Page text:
When the shift is over and the apron comes off, the country’s top chefs trade their toque blanch for another hat—one that’s just as challenging, if not far more fulfilling. Being a father in an industry that can bring out the best and worst in people is a tough balancing act. The kitchen is a hard place to survive, but perhaps it’s the countless challenges that chefs must overcome that have equipped them with wisdom to pass on to their kids.

Father’s Day is just around the corner, so we asked six chefs what they hope their children will learn from the lessons they’ve gained in and out of the kitchen, and this is what they had to say:

GERD GENDRANO

Program and faculty director, Global Academy
Father of Juice, 8, and Max, 5

“Nothing is easy in life and career. You should always have a dream of what you want to be in life. If you love what you do, you never work a day in your life, but never settle or lose focus. I also wish my two boys courage and the strength to persevere. Be courageous even if we fall; in the end we can always pick ourselves up again and make it better. Win or lose, their dad and mom will be there for them all the way.”

VIC BARANGAN

Executive chef, Eastwood Richmonde Hotel and HRCAP Board Member
Father of Claire, 2

“Love God above all. Kitchen life is hard, life is hard. The world will always break your heart, especially when you fail. But when we know who we belong to and who we serve, it gives us the assurance that He who began good work will be faithful to complete it. Don’t pray for an easy life, pray for the strength to endure a difficult one. Thank your mom for cooking good meals because she will always be the better cook.”

ROCKER CHEF LAU

Executive chef, Chef Laudico OK Cafe / Chef Laudico Guevarra’s / Tribu Babaylan
Father of Orlando, 14, and Keona, 12

“Whatever you do in life, make sure you enjoy doing it and at the same time make other people happy. The main reason I cook is it gives me the opportunity to satisfy not just my patrons’ stomachs but my creative side as well, same with music and television. It’s the best feeling in the world to know you’re putting a smile on someone’s face through hard work and doing something you absolutely love!”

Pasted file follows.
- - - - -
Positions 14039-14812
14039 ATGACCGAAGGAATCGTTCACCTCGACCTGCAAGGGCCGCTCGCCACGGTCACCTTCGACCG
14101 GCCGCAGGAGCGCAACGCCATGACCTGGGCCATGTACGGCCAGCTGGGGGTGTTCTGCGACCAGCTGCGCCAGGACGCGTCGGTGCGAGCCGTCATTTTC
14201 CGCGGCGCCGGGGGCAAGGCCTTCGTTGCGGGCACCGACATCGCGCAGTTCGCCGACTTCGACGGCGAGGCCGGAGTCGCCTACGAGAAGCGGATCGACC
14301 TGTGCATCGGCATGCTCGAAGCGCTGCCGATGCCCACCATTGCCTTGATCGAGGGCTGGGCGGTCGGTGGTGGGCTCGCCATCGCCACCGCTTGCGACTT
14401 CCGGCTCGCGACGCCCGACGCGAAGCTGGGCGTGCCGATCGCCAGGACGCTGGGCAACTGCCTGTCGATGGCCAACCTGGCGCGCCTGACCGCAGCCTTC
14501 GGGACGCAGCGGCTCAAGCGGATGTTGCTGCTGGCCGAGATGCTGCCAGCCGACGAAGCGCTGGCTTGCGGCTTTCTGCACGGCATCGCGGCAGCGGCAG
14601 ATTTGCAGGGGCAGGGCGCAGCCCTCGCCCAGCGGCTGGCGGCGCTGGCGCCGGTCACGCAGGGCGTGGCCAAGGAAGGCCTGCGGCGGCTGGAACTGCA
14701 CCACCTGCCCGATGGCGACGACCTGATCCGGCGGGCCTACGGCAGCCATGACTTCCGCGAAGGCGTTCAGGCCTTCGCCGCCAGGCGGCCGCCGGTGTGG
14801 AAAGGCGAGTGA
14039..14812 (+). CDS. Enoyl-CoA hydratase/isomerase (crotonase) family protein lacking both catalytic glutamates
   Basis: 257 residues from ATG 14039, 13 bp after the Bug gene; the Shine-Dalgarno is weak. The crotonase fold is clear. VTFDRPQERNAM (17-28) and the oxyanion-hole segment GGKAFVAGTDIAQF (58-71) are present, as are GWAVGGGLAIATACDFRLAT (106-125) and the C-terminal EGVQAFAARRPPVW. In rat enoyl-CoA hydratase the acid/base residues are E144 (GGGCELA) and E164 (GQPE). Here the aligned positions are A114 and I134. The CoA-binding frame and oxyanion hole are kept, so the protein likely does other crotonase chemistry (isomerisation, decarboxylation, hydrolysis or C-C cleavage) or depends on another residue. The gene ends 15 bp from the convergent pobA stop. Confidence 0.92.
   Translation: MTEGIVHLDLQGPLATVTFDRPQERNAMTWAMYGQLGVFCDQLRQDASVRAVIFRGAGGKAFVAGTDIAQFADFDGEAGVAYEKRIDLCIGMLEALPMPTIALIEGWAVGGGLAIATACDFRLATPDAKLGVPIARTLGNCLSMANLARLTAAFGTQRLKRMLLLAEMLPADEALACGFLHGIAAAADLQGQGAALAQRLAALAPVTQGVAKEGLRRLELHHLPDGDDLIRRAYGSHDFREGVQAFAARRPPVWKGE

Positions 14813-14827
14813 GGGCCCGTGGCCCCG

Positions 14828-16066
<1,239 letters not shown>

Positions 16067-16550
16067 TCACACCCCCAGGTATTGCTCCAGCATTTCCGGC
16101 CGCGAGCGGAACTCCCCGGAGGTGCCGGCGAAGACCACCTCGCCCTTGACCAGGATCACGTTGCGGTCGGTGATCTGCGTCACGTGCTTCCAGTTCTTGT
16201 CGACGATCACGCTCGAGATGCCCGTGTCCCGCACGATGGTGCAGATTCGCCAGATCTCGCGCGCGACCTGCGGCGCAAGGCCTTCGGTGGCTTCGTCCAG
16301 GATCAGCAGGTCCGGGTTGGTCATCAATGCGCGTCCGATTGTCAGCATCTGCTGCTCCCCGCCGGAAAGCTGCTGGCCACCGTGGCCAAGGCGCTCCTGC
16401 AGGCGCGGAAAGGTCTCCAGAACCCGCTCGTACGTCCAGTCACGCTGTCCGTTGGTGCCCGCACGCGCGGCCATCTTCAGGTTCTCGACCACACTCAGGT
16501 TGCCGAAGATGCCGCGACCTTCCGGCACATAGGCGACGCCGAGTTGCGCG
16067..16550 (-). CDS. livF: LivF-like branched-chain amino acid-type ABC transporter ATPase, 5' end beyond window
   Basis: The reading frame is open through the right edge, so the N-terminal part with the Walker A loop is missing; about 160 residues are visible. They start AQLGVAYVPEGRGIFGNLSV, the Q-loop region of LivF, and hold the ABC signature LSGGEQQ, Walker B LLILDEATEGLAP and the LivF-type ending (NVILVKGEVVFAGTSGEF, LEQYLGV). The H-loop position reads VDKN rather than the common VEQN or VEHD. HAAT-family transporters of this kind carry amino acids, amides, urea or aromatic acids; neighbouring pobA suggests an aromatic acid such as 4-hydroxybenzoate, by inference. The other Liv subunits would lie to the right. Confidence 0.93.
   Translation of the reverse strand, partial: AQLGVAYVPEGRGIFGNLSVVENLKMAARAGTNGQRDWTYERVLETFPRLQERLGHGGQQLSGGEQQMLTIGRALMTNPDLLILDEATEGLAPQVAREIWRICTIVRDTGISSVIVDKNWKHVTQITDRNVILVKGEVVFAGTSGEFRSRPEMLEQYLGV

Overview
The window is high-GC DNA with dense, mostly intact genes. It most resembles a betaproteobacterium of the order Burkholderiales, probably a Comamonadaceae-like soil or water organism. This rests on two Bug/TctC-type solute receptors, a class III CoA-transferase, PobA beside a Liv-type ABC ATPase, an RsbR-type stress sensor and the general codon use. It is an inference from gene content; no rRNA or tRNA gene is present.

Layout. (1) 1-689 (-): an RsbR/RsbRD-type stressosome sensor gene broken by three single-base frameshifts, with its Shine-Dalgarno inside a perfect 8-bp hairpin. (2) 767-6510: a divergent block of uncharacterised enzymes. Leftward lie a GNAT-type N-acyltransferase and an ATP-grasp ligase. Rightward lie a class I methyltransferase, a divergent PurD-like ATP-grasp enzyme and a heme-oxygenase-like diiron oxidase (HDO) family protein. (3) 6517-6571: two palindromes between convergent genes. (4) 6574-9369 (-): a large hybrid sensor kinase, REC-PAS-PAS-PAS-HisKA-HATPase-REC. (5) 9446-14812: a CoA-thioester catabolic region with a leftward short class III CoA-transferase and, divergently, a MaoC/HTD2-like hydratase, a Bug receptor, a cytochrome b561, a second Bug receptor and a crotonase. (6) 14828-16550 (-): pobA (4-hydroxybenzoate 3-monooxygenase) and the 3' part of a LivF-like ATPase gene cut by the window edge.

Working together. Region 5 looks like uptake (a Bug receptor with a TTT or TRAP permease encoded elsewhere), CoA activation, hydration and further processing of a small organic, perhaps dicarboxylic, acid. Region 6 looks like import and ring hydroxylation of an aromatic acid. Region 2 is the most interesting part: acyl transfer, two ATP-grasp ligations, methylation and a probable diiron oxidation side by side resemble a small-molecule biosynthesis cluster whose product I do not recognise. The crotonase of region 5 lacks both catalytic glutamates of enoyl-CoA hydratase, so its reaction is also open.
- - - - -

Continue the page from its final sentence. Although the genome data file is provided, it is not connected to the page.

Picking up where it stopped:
KIT CARPIO

Executive chef, St. Luke’s Medical Center – BGC
Father of Brie, 4, and Pio, 6 months

“First is for them to value the gift of time—cherish every moment, may it be good, challenging, or bad. Sometimes these moments will help you come up with a goal and work hard for it. Second, to be reminded that we live in an imperfect world, but you can always paint, sizzle, and put fire on it to make it more meaningful. Failure is the key to learnings, never stop until you get it right. Third, is to value self-respect and respect for others, know your worth, and never look down on others. This world may seem unfair but being truthful and choosing what is right leads you to a path that you truly deserve. Another is to value the gift of service, whoever and whichever form it may be, be grateful. Not everyone gets the same perks as you do. Lastly, be humble, always listen, and honor simplicity.”

CARLO MIGUEL

Executive chef, Foodee Global Concepts
Father of Megan, 8

“Having started working as a chef at a very young age and basically growing up in the kitchen, I have learned many things that I would like to pass on to my daughter. Firstly, the work ethic I learned in the kitchen is something I see rarely in other professions so if I can instill this work ethic in her, I believe she will go very far in whatever field she chooses. Secondly, the importance of team work. If you cannot work well in a team setting, you will have difficulty succeeding in any endeavor. Thirdly, communication. For a kitchen to run smoothly like a well-oiled machine, good open communication is essential. This is important not only in your professional life but also in your personal life. Lastly, dealing with the stress and pressure of immediate deadlines. This is something that is quite unique to working in a kitchen. I have learned that keeping calm when the pressure mounts will be the best chance at success no matter what field she chooses.”

BUDDY TRINIDAD

Pastry chef, Park Avenue Desserts
Father of Christopher, 29, Marti, 26, and Andre, 18

“My prayer is for my kids to find their own north star. I hope that over the years, they witnessed the passion, discipline, honesty, and integrity that I put into my work. I hope they find the same joy and fulfillment in their life and career choices as I did as a chef.”

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